Did you know that November is “financial literacy month”? Throughout the month, an array of financial, government and corporate sponsors stage events devoted to improving financial literacy amongst individuals, families, and communities throughout Canada.
When we were growing up, we were taught basic money management skills including the simplest rule of never spending more than you earn. We also somehow got drilled into saving 10% of income if possible. It is therefore encouraging to know statistics show that new immigrants and seniors are the two groups that successfully track what and how they spend and have a better handle on their plastic cards.
As a new immigrant, the first thing you learn about money is Credit Record/Score. A credit record follows you everywhere you go; applying for credit cards, loans to buy homes, cars, join an academic institution and even to pay for utility or phone connection. One way or another, someone will check your credit record.
It is therefore important to be equipped with basic money management skills. That is why for this month, wakenyacanada.com will bring you a series of short articles related to money management.
Money Management 1
Money – What is it?
Money isn’t just about goods and services. Money influences how we feel about ourselves and other people. More money is not the answer, gaining control is.
Control – How do we get it?
Managing money is a skill. Like most skills, it requires practice. Without this skill, it’s likely you will experience financial stress – running out of money regularly, feeling deprived or struggling to pay bills. Even those who make lots of money can experience problems without a healthy respect for their finances.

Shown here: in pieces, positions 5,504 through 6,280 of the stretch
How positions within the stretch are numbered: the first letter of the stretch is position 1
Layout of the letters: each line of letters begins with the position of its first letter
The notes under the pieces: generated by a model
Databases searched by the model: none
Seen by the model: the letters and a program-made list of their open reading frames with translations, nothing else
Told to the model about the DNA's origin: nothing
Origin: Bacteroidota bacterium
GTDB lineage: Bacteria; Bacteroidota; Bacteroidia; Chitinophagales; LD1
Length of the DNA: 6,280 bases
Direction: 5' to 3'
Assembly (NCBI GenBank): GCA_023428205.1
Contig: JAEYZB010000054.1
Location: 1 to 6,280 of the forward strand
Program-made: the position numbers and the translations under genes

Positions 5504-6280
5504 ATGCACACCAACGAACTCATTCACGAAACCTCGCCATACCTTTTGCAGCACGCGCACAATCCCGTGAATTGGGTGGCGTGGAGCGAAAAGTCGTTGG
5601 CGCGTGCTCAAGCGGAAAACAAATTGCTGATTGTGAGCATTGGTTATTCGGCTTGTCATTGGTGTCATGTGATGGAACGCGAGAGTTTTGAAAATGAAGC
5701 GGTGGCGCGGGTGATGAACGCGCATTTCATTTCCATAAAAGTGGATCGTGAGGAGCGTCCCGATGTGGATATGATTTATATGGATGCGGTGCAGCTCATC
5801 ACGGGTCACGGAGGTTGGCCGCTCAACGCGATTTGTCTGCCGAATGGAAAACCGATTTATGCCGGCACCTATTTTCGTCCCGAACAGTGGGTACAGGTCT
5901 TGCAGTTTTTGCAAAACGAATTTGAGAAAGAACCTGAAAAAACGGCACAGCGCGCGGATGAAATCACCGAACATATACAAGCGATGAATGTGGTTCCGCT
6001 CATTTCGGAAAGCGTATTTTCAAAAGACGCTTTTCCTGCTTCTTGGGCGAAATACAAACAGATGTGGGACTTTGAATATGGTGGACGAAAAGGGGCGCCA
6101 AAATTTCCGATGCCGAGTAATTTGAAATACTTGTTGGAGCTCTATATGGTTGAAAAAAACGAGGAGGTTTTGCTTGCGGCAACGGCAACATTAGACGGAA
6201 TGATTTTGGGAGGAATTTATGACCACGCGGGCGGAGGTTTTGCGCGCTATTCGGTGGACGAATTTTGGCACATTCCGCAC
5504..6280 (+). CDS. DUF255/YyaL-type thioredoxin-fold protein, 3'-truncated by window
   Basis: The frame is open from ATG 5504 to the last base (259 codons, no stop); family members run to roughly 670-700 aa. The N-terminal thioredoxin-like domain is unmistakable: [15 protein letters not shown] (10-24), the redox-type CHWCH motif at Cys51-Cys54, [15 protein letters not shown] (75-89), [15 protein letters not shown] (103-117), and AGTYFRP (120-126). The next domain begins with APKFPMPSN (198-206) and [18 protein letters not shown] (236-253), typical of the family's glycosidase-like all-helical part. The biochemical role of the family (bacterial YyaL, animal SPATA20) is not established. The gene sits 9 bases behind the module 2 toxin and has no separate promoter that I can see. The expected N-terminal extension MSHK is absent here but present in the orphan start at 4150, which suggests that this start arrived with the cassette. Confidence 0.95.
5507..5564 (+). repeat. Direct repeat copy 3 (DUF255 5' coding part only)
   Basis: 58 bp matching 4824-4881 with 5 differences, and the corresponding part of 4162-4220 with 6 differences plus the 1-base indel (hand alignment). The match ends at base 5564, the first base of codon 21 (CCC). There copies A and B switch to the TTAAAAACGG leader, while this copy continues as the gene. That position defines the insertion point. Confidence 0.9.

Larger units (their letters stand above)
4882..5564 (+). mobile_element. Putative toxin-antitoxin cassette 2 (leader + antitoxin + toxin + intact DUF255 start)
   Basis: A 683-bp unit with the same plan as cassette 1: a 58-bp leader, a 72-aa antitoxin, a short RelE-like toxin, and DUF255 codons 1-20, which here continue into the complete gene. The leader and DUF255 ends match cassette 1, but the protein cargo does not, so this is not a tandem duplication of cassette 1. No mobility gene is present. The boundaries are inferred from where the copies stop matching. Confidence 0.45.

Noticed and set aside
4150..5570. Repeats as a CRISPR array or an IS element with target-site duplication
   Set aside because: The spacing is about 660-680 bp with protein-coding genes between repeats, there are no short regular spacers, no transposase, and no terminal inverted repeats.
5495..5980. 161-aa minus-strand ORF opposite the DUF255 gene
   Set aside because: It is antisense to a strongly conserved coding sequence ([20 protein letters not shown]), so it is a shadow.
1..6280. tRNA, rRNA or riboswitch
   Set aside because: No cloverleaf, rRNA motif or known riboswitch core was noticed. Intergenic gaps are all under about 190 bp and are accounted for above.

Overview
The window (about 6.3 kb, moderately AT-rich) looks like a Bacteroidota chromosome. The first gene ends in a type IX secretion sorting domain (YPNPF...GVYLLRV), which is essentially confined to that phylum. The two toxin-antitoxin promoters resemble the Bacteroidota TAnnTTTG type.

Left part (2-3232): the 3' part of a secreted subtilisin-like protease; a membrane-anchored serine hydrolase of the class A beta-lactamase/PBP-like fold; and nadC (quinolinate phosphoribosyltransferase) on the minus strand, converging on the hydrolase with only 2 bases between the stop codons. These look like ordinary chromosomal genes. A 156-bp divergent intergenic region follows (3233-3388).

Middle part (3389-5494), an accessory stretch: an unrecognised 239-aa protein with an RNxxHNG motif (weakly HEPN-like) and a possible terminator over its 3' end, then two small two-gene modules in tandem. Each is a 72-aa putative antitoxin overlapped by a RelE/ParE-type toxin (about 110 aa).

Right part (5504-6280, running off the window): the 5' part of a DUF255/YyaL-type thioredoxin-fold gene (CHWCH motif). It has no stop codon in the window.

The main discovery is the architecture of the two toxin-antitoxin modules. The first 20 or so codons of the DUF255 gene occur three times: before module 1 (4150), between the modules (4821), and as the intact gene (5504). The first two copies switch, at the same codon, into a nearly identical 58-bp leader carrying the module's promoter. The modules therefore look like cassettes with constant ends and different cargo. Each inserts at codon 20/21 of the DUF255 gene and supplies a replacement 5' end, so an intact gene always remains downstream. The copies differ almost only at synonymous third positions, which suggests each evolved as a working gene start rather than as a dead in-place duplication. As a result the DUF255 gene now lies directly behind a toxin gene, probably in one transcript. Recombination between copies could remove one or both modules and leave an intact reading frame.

There are people who HAVE and people who DO NOT HAVE, and it has little to do with the amount they earn. Some have difficulty getting by with a good salary, while others who earn less seem to have it “together”. Herein lies the difference between those who have learned good money management skills and those who have not.
A good financial plan acts as a guide for you. It doesn’t need to be down to the penny. It needs to be easy to understand and it should require a minimum amount of time and effort. It is a reflection of your needs and wants, your values and your goals. It doesn’t determine who you are but reflects that special unique person that is you.
A good plan is based on current income and expenses. It allows for future possibilities and probability. It must be flexible, allowing you to adjust it as things around you change. The plan must also provide for pleasure as well as necessities.
A plan is not a magic genie to grant your every wish. It will promote good spending and saving habits and improve your financial health. It is your most valuable financial resource.
Source: Credit Canada Debt Solutions, a non-profit charitable organization.